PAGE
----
“It’s somewhat surprising to see flipping is on the rise in the Seattle area given our rapidly rising home prices,” said Matthew Gardner, chief economist at Windermere Real Estate, covering the Seattle market, where the share of homes flipped in Q1 2016 increased 32 percent from the previous quarter and were up 5 percent from a year ago. “My hope is that this is a temporary byproduct of having far more buyers than available inventory, as an increase in home flipping numbers can artificially inflate prices and makes homes even less affordable for buyers. Thankfully we are starting to see modest increases in the number of homes for sale in Seattle, which should cause a slowdown in price growth as we head into 2017.”

Flipping share up from a year ago in 60 percent of local markets

Home flipping as a share of total sales increased from a year ago in 75 out of 126 metropolitan statistical areas analyzed for the report (60 percent). Among markets with a population of at least 1 million, those with the biggest increases in the rate of flipping were New Orleans (up 45 percent), San Antonio (up 34 percent), Nashville (up 26 percent), Cleveland (up 26 percent), Columbus, Ohio (up 23 percent), and Dallas (up 22 percent).

“As available listing inventory has remained low across Ohio, rising residential home prices and strong buyer demand are fueling a resurgence of small investors entering the market to rehab and flip residential homes,” said Michael Mahon, president at HER Realtors, covering the Cincinnati, Dayton and Columbus housing markets, all of which posted a year-over-year increase in home flipping rate. “While in recent years, large institutional investors had been leading the way in purchase of mortgage notes and foreclosed residential shadow inventory, restored market prices appear to be lessening the appetite of such Wall Street investors.”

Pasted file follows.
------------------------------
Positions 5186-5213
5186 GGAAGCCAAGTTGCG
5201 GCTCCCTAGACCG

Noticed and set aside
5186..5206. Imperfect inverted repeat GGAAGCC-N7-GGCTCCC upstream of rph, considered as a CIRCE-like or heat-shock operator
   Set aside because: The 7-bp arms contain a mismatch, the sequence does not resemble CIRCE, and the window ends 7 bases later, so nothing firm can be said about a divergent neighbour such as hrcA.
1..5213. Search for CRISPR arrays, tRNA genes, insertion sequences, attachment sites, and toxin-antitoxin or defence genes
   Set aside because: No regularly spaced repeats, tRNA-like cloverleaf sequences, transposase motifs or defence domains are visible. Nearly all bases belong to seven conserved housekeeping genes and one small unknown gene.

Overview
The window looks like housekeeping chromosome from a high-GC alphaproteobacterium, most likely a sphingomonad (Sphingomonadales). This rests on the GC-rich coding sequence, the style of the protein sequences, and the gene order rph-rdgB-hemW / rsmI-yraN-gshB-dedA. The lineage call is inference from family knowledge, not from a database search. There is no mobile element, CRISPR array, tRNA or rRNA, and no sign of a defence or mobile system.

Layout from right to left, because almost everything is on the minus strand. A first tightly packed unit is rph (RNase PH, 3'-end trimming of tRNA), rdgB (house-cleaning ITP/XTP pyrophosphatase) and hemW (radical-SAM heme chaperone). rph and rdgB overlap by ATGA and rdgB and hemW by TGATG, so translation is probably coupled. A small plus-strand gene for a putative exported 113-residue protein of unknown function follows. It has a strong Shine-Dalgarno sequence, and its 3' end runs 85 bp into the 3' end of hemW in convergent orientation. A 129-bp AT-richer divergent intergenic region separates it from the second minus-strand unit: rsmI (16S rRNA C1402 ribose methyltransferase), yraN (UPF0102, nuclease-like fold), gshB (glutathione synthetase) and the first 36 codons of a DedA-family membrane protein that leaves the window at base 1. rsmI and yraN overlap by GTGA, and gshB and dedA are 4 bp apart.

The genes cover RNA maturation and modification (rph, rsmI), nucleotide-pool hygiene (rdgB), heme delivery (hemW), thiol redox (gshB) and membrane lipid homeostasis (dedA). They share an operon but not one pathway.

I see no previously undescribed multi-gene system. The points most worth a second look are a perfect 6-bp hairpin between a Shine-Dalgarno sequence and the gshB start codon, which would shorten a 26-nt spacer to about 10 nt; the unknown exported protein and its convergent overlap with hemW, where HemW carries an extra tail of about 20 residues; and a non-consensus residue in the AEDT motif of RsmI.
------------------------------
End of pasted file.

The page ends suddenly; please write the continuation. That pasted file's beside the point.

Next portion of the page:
Markets with the highest share of flipping in the first quarter were Memphis, Tennessee (13.3 percent); Clarksville, Tennessee (12.5 percent); Deltona-Daytona Beach-Ormond Beach, Florida (11.8 percent); Fresno, California (11.3 percent); and Visalia-Porterville, California (11.1 percent).

Other markets where the share of homes flipped surpassed the national average included Tampa, Florida (10.8 percent); Las Vegas (10.3 percent); Virginia Beach (9.9 percent); Miami (9.5 percent); and Jacksonville, Florida (9.4 percent).

“There continues to be good opportunities for cash investors in the South Florida market,” said Mike Pappas, CEO and president at the Keyes Company, covering the South Florida market. “One out of 10 transactions in the first quarter were flipped investor deals yielding an average $65,000 gross profit with an average 51 percent gross ROI.”

Gross flipping profit increases to more than 10-year high

Homes flipped in Q1 2016 yielded an average gross profit of $58,250, the highest average gross flipping profit since Q4 2005 — a more than 10-year high. The average gross flipping profit is the difference between the purchase price and the flipped price (not including rehab costs and other expenses incurred, which flipping veterans estimate typically run between 20 percent and 33 percent of the property’s after repair value).